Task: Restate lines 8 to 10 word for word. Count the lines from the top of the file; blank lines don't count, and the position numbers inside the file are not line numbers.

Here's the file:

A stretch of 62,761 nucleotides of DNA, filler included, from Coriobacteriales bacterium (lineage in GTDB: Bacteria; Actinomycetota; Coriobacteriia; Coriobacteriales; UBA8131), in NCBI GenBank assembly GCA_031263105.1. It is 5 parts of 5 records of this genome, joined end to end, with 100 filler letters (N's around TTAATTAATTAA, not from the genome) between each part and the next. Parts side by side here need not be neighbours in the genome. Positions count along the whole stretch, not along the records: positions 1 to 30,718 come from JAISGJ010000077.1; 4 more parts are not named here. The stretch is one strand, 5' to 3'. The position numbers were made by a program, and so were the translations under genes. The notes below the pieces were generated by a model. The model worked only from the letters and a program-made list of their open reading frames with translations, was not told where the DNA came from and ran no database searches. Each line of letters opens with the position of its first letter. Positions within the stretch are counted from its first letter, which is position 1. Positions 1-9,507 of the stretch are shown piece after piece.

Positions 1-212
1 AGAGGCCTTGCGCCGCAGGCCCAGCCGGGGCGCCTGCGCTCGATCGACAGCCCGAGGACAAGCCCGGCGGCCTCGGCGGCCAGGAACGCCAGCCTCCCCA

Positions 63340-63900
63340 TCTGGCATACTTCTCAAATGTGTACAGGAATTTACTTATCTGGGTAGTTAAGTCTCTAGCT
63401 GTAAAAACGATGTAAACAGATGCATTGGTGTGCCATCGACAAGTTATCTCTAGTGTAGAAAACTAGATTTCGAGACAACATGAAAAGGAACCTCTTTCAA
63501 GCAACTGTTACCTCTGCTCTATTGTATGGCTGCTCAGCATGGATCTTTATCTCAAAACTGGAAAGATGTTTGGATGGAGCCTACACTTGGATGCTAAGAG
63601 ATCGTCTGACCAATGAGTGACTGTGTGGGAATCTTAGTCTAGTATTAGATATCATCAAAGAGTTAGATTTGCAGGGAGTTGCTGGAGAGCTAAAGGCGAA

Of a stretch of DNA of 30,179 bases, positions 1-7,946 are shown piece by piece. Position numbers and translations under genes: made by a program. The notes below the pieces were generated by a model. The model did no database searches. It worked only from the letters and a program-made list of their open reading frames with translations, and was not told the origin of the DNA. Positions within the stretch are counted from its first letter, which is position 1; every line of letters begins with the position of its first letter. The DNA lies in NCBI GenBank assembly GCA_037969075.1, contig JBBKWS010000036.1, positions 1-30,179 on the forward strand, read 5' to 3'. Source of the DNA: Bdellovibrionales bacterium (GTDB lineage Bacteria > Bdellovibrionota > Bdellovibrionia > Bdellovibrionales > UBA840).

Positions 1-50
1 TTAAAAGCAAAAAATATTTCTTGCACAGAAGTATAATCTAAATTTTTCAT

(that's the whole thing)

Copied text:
63601 ATCGTCTGACCAATGAGTGACTGTGTGGGAATCTTAGTCTAGTATTAGATATCATCAAAGAGTTAGATTTGCAGGGAGTTGCTGGAGAGCTAAAGGCGAA

Of a stretch of DNA of 30,179 bases, positions 1-7,946 are shown piece by piece. Position numbers and translations under genes: made by a program. The notes below the pieces were generated by a model. The model did no database searches. It worked only from the letters and a program-made list of their open reading frames with translations, and was not told the origin of the DNA. Positions within the stretch are counted from its first letter, which is position 1; every line of letters begins with the position of its first letter. The DNA lies in NCBI GenBank assembly GCA_037969075.1, contig JBBKWS010000036.1, positions 1-30,179 on the forward strand, read 5' to 3'. Source of the DNA: Bdellovibrionales bacterium (GTDB lineage Bacteria > Bdellovibrionota > Bdellovibrionia > Bdellovibrionales > UBA840).

Positions 1-50